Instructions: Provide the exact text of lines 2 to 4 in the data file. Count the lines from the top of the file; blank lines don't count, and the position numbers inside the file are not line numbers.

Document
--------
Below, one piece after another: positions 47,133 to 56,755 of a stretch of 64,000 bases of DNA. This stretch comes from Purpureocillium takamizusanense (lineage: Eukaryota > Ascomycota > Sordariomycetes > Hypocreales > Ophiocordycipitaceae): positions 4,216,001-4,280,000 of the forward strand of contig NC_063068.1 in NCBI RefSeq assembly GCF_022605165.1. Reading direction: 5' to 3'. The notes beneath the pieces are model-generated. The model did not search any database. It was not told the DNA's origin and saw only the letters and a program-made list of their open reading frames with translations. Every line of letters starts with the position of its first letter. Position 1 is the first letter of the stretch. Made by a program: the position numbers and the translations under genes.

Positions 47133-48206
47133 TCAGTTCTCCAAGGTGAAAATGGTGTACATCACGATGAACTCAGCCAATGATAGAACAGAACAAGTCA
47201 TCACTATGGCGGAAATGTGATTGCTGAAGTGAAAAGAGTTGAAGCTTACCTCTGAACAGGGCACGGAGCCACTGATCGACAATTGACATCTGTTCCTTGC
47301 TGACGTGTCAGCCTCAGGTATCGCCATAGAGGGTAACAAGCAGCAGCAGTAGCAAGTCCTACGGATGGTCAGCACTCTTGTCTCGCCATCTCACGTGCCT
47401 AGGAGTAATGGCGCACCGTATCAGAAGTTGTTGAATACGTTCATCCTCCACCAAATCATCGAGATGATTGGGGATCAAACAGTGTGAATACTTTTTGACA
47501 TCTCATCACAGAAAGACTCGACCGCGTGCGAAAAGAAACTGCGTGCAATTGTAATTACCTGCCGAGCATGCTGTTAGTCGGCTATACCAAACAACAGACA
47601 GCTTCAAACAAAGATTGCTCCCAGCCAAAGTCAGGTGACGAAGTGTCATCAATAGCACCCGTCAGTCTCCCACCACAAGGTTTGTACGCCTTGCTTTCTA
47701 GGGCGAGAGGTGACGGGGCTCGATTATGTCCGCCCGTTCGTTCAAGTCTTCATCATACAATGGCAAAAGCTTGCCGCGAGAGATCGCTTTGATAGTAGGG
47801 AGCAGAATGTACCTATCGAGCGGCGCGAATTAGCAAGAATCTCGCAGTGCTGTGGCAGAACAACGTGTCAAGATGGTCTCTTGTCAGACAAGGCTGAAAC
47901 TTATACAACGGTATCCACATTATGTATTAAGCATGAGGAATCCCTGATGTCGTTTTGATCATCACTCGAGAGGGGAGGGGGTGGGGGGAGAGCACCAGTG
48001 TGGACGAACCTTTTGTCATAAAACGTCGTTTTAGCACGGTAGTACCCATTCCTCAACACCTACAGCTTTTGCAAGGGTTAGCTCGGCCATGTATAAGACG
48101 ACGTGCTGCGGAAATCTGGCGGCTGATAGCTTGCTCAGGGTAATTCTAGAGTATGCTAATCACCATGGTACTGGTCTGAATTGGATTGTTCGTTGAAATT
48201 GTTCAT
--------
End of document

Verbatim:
Positions 47133-48206
47133 TCAGTTCTCCAAGGTGAAAATGGTGTACATCACGATGAACTCAGCCAATGATAGAACAGAACAAGTCA
47201 TCACTATGGCGGAAATGTGATTGCTGAAGTGAAAAGAGTTGAAGCTTACCTCTGAACAGGGCACGGAGCCACTGATCGACAATTGACATCTGTTCCTTGC